This section provides examples of zoning policies, permitting processes, and incentives that are facilitating innovation and creativity and creating conditions for the arts and culture sector to thrive.

Zoning provisions that incentivize arts and cultural uses

Zoning provisions can enable the inclusion of arts and cultural uses and cultural facilities in smart growth locations.

In Lowell, Massachusetts, where the city seal bears the inscription “Art is the Handmaid of Human Good,” the city adopted provisions in Article IX, Section 9.2 of the Zoning Ordinance that defines the Artist Overlay District (AOD) in the downtown, which aims to encourage artist live/work space (City of Lowell, 2004; City of Lowell, 2016). The AOD provides density bonuses to developments in the downtown district as a developer incentive for the provision of artist live/work space; however, the adaptive reuse of a building or structure for such uses requires a special permit from the Zoning Board of Appeals.

The City of Somerville, Massachusetts produced a 2009 zoning handbook for citizens, businesses, and city agencies that documented the efforts of the Somerville Arts Council and the Mayor’s Office of Strategic Planning and Community Development. As of June 2016, the Somerville zoning code is undergoing an overhaul and the draft zoning includes several provisions that pertain to arts and cultural uses. The provisions include: a density bonus for artist housing in an article pertaining to community benefits for inclusionary housing (i.e., inclusion of affordable housing in residential developments of a certain size); creation of a new fabrication district that will accommodate a range of building types and mix of uses supporting the local arts & creative economy; and revisions to the zoning pertaining to the Brickbottom District, to facilitate a diverse mix of uses including fabrication, production, performing arts, and other non-arts commercial (e.g., office and research and development) and residential uses. Also, see the case study on Metro Nashville Arts Commission?s work on the passage of Artisan Manufacturing Zoning Ordinance.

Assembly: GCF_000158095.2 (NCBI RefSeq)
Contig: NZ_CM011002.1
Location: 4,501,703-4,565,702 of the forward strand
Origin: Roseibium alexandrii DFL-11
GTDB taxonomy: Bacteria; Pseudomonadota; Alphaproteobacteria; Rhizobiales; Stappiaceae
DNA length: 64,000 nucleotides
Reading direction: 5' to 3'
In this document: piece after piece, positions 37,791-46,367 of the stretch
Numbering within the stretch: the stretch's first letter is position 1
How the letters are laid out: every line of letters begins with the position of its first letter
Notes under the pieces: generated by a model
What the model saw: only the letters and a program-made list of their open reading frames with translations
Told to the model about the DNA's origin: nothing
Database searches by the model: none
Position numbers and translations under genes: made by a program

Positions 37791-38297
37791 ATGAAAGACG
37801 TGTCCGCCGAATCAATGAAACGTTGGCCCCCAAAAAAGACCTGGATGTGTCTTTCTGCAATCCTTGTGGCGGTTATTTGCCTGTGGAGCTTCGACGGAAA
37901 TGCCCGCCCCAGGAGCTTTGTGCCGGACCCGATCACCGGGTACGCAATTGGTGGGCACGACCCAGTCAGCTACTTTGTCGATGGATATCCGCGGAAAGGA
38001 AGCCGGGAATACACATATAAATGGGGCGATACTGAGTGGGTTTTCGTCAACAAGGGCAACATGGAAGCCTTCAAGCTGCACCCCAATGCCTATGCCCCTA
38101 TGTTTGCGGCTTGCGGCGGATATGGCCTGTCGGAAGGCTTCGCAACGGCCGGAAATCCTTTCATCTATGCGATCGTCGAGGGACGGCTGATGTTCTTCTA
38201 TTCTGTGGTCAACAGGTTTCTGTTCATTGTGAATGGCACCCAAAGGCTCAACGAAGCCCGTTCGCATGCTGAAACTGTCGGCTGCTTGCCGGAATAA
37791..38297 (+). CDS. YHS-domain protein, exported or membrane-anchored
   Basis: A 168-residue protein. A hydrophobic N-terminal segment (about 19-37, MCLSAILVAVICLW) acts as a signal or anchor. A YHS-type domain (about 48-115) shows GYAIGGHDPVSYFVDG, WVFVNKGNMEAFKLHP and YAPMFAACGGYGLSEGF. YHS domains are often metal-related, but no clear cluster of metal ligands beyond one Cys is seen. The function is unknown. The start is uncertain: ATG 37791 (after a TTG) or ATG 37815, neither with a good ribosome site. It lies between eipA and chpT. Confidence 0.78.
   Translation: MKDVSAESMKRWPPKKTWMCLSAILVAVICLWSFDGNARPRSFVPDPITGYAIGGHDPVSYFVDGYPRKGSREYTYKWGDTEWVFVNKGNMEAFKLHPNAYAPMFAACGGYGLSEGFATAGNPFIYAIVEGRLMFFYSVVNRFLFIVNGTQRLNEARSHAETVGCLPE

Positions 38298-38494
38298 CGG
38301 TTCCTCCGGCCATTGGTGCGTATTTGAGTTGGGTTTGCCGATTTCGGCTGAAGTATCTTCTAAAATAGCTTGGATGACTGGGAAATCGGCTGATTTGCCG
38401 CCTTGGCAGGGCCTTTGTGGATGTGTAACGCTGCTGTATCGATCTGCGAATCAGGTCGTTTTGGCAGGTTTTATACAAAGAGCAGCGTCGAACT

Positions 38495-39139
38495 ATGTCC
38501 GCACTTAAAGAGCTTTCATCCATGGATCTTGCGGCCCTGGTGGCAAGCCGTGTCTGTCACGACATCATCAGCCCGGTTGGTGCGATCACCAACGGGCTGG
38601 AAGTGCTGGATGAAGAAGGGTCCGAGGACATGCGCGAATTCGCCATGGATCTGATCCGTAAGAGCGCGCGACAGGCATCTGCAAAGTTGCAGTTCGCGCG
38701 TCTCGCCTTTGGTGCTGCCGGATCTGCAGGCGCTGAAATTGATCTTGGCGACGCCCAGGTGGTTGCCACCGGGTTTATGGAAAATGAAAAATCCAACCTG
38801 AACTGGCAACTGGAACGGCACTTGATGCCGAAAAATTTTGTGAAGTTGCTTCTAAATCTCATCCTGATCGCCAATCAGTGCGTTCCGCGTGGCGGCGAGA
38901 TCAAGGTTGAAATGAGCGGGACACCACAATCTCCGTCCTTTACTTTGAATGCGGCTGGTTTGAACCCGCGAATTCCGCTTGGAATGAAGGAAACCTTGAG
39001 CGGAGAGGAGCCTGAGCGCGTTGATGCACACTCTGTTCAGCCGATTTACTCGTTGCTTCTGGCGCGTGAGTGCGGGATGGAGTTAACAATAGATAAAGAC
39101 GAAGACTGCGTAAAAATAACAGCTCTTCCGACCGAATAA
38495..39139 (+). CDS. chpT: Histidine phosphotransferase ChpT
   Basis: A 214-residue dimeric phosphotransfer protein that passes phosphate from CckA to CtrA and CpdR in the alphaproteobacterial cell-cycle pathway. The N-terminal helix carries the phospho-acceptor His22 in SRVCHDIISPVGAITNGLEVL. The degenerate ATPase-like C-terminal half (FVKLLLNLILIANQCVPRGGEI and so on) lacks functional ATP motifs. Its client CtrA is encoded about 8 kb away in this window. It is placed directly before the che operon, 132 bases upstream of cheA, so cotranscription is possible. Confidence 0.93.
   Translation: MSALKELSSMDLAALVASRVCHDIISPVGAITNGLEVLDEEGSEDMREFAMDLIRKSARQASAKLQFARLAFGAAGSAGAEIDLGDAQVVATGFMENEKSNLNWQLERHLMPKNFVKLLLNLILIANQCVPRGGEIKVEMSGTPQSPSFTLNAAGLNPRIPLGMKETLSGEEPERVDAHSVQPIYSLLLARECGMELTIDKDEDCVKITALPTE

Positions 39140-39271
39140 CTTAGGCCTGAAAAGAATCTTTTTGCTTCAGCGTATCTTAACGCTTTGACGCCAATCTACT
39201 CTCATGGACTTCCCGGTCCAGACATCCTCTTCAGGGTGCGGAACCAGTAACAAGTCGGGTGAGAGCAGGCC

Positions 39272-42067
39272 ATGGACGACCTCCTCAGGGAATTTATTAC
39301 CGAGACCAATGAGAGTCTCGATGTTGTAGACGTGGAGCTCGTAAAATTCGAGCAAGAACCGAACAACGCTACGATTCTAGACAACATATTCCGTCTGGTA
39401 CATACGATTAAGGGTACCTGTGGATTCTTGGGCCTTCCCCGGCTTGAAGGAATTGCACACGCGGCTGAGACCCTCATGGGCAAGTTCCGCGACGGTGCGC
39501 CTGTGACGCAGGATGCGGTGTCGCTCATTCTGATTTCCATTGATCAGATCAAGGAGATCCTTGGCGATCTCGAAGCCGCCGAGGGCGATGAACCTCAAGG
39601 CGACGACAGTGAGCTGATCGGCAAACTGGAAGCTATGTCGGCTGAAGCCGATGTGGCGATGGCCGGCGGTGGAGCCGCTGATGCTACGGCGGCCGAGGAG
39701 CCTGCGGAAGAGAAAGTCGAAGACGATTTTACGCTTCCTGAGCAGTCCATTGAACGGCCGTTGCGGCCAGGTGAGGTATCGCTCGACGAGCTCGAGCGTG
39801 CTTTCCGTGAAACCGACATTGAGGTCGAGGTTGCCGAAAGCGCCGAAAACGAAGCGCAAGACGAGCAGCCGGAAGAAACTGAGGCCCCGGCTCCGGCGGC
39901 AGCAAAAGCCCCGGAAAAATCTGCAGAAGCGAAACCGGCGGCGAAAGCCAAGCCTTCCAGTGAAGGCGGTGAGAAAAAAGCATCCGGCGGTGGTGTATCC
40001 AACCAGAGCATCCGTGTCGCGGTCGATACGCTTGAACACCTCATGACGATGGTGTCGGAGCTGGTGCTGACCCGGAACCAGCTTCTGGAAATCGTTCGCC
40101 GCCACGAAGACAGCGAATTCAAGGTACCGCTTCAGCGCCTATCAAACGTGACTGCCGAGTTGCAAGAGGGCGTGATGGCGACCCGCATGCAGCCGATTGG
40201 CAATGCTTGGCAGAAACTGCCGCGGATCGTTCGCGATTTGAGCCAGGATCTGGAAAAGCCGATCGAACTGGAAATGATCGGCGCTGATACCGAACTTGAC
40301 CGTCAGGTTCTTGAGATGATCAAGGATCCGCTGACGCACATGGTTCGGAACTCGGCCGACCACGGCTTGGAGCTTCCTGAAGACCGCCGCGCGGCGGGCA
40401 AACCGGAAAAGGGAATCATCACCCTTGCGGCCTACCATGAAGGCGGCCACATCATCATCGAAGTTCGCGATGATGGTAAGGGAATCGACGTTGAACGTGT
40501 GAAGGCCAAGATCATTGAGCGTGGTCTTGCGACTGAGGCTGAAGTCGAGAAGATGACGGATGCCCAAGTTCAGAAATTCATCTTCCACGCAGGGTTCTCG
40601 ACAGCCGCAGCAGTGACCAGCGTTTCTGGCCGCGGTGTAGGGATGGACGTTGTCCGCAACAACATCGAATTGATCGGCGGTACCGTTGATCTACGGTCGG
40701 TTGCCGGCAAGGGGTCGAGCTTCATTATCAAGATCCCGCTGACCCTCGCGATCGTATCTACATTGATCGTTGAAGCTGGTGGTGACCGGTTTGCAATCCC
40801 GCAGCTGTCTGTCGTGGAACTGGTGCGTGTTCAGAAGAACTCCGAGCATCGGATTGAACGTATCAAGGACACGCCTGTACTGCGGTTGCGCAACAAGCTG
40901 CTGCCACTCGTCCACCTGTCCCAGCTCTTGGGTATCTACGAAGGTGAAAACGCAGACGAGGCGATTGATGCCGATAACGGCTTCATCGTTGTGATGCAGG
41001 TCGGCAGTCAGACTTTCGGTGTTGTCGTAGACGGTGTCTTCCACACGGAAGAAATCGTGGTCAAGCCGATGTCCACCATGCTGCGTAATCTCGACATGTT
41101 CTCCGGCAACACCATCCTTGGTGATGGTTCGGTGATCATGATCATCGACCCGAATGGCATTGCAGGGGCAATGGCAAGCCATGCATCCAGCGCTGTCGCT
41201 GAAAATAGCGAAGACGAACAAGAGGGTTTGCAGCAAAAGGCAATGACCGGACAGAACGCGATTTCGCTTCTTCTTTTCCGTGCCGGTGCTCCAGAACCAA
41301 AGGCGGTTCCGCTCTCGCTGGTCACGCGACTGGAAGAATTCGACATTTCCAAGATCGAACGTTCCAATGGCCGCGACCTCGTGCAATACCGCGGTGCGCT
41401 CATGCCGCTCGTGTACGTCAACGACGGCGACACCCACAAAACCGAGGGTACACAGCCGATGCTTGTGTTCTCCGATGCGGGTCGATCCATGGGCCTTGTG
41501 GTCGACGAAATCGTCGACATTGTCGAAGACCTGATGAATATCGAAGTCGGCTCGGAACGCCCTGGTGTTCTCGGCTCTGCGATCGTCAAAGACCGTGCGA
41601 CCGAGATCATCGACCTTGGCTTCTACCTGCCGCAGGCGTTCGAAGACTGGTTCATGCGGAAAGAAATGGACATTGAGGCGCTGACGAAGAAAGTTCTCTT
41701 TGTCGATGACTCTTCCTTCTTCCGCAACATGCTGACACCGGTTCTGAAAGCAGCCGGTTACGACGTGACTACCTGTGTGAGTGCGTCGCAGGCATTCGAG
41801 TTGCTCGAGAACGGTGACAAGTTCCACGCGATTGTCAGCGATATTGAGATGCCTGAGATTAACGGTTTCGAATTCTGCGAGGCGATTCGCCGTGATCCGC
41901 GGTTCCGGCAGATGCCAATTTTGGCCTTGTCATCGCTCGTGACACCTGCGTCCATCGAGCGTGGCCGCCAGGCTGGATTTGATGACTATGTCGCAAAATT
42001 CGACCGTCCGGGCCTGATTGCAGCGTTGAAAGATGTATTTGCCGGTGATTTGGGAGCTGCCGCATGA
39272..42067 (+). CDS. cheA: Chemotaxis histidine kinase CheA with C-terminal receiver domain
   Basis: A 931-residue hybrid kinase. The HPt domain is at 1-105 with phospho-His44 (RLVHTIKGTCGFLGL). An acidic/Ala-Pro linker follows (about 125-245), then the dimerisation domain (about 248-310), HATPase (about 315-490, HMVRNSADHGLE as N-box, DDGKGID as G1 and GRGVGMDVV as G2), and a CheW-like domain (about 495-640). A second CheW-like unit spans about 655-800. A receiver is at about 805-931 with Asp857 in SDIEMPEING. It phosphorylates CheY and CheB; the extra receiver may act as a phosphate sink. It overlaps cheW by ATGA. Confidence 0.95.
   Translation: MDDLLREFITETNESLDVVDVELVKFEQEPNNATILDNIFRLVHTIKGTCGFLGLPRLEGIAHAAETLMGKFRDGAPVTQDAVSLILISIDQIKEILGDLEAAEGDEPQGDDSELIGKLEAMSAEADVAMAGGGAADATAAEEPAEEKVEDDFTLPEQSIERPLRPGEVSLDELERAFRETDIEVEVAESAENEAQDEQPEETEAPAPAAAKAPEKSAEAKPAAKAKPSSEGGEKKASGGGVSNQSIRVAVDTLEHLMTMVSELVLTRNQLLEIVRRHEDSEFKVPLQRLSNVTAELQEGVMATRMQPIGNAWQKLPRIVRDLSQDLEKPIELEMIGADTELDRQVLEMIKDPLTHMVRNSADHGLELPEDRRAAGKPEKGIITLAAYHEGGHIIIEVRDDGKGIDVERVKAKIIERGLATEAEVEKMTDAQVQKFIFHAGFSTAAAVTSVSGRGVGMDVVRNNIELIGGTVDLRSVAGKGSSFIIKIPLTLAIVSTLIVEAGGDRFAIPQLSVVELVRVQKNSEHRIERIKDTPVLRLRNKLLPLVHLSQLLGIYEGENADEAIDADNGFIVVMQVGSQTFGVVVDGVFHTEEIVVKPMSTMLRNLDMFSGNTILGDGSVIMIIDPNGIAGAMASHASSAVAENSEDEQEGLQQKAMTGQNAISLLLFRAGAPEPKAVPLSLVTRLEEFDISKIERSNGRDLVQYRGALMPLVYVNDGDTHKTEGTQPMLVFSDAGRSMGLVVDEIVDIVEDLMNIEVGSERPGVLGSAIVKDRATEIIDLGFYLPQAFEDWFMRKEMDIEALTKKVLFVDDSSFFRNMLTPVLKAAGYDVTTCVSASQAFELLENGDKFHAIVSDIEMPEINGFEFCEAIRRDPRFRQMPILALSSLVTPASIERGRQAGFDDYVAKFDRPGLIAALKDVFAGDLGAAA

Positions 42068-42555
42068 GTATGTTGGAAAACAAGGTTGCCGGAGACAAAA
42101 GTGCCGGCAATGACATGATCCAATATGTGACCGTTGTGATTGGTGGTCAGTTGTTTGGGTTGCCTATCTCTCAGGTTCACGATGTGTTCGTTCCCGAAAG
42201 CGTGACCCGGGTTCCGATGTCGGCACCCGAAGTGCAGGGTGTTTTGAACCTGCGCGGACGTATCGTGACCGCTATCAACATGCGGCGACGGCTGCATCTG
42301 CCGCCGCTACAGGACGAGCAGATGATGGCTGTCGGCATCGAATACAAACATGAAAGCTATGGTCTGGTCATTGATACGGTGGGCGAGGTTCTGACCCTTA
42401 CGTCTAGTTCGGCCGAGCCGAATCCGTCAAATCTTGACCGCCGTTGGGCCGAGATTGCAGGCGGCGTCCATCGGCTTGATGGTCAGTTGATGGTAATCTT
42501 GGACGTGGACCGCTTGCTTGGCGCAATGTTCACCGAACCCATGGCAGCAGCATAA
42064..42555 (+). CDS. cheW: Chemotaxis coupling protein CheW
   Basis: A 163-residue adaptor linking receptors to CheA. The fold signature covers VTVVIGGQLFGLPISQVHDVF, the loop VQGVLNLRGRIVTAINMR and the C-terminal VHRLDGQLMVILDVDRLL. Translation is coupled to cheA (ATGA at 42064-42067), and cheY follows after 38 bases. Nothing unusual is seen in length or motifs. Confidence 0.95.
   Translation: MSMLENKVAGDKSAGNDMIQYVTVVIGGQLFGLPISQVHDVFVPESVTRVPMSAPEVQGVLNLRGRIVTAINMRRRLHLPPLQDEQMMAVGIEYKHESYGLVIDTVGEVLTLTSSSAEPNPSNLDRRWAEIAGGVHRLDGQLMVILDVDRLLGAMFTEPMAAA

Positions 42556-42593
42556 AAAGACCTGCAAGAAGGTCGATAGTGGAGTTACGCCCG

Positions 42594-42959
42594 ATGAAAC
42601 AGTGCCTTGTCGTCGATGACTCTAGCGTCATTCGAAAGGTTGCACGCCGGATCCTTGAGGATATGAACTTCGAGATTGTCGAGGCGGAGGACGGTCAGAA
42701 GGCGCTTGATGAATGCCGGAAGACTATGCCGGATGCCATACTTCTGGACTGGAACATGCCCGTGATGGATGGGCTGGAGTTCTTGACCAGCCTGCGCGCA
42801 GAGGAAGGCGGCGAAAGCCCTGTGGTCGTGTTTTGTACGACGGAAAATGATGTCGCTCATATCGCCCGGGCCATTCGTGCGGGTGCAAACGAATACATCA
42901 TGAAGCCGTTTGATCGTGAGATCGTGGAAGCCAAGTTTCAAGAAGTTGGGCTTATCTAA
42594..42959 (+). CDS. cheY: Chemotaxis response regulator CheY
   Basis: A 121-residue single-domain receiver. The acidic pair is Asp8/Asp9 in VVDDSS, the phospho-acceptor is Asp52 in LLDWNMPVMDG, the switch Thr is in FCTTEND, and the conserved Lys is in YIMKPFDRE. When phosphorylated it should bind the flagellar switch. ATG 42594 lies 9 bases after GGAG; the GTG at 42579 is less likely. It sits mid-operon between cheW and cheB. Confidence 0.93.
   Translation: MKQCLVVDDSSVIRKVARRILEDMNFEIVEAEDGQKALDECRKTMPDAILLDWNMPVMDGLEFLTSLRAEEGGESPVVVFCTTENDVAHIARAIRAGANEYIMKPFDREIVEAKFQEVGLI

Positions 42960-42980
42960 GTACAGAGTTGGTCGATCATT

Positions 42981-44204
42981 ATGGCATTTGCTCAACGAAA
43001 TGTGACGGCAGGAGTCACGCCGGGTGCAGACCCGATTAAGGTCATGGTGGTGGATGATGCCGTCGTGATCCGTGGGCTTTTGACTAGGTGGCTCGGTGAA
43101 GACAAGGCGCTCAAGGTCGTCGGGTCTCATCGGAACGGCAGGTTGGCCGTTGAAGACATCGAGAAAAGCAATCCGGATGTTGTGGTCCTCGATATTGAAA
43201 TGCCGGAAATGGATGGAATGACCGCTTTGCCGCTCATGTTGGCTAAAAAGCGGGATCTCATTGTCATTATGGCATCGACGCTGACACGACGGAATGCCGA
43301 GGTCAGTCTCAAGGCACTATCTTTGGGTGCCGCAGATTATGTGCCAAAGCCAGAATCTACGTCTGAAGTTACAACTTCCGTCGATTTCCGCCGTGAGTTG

Tax credits and tax incentives for arts and cultural districts

Arts and cultural districts can be defined in zoning in the absence of state legislation and programs guiding their certification or designation. Incentives can also be offered to promote adaptive reuse of structures for cultural facilities within designated districts.

State, regional, and local cultural district programs are supported through a variety of tax incentives that may be implemented at the city, town, county, or state levels. This includes exemptions and credits offered to creative sole proprietors and creative industries operating within a district. Examples of the types of incentives offered to established cultural districts include:

  • Sales tax credits or exemptions for goods produced or sold within the district.
  • Property tax credits or exemptions for qualified renovations or construction.
  • Income tax credits or exemptions for artists living and working within the district.
  • Preservation tax credits for historic property renovations and rehabilitation.
  • Amusement/Admission tax waivers for events within the District.
  • Eligibility for special loan funds.